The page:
Malaysian Court Authorizes North Korean’s Extradition to US
A Malaysian court ruled Friday in favor of a U.S. request that a North Korean businessman be extradited to the United States to face money-laundering charges related to sanctions against Pyongyang, but his attorneys vowed to appeal the decision through a lengthy legal process.
Mun Chol Myong, 54, who has been living in Malaysia for years and was involved in business dealings in China, has been in detention in Kuala Lumpur since his arrest on May 13, after U.S. authorities requested his extradition. They alleged he had breached international sanctions by supplying luxury goods to his reclusive home country.
Based on the oral and written submissions, the court is satisfied and will allow the extradition request by the prosecutors, Sessions Court Judge Rohatul Akmar Abdullah. The respondent (Mun) will be sent to the prison while waiting for the minister's order to send him to the [United States].
The judge also gave Mun and his defense team 15 days to challenge the ruling before the High Court.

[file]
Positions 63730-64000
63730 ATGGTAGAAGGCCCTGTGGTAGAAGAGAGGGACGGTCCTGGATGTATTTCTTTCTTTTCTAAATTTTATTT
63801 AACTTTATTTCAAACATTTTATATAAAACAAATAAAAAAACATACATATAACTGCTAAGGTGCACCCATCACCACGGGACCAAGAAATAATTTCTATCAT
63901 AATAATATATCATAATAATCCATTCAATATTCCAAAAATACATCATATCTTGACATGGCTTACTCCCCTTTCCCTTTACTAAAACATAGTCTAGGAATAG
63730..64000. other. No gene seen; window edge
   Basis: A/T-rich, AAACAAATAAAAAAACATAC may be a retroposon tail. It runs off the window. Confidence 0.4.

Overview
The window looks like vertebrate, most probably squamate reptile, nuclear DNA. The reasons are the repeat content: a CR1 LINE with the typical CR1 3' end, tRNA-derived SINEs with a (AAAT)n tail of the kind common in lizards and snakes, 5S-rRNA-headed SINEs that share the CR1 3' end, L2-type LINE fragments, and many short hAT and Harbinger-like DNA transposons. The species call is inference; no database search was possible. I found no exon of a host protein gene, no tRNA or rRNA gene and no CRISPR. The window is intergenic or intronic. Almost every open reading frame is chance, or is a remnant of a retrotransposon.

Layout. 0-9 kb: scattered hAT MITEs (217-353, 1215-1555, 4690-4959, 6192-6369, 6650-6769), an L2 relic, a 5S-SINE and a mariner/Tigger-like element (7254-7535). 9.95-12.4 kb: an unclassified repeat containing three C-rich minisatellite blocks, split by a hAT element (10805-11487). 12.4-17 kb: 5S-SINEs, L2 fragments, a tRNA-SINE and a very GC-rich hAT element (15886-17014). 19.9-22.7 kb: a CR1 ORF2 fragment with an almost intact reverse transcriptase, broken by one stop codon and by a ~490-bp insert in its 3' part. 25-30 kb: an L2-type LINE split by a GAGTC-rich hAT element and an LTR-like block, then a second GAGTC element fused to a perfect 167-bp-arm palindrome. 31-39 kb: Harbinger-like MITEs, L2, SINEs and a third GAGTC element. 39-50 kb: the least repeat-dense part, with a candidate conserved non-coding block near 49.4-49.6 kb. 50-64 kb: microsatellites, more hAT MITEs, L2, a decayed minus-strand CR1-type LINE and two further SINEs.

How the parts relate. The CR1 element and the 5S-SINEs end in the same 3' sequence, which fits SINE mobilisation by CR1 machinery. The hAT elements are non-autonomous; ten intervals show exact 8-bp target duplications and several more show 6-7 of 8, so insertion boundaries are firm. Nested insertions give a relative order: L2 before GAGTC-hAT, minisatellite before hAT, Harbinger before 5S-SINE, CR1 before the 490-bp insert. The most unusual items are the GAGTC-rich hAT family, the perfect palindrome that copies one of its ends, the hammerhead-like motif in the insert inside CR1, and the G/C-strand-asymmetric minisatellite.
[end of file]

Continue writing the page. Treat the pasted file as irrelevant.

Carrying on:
Mun's attorneys, who had earlier described Washington's allegations as baseless, said they would file an appeal to block his extradition.
We can appeal the decision in a higher court. It's a long way to go. The process may take years as the decision today is only at the Sessions Court, Mun's attorney, Jagjit Singh, told BenarNews, an RFA-affiliated online news service.
Mun, who wore a brown shirt and slippers in the courtroom, appeared surprised after one of his lawyers told him about the court's decision. He glanced toward his wife, Kang Son Bi, who was sitting at the public gallery behind him, then bowed his head. North Korean embassy officials were also present.
As he was about to be escorted back to prison, Mun again asked his lawyer, Singh, to explain what the ruling meant.
Malaysia had approved Mun's extradition, but he challenged the allegations in court. In his affidavit, he denied claims made by the FBI that he was the leader of an international organized criminal group involved in laundering proceeds of bank fraud.
Prosecutors previously told the court that between 2014 and 2017, Mun laundered funds through front companies using falsified documents, and that he shipped controlled items to North Korea when he worked in 2014 as a business development manager for a Singapore-based company, which allegedly supplied goods to North Korea.
Mun, whose bail request had been rejected by the judge, is facing four U.S. charges of money laundering and two charges of conspiracy to launder money. He has lived in Malaysia with his family for about a decade.
Source: Radio Free Asia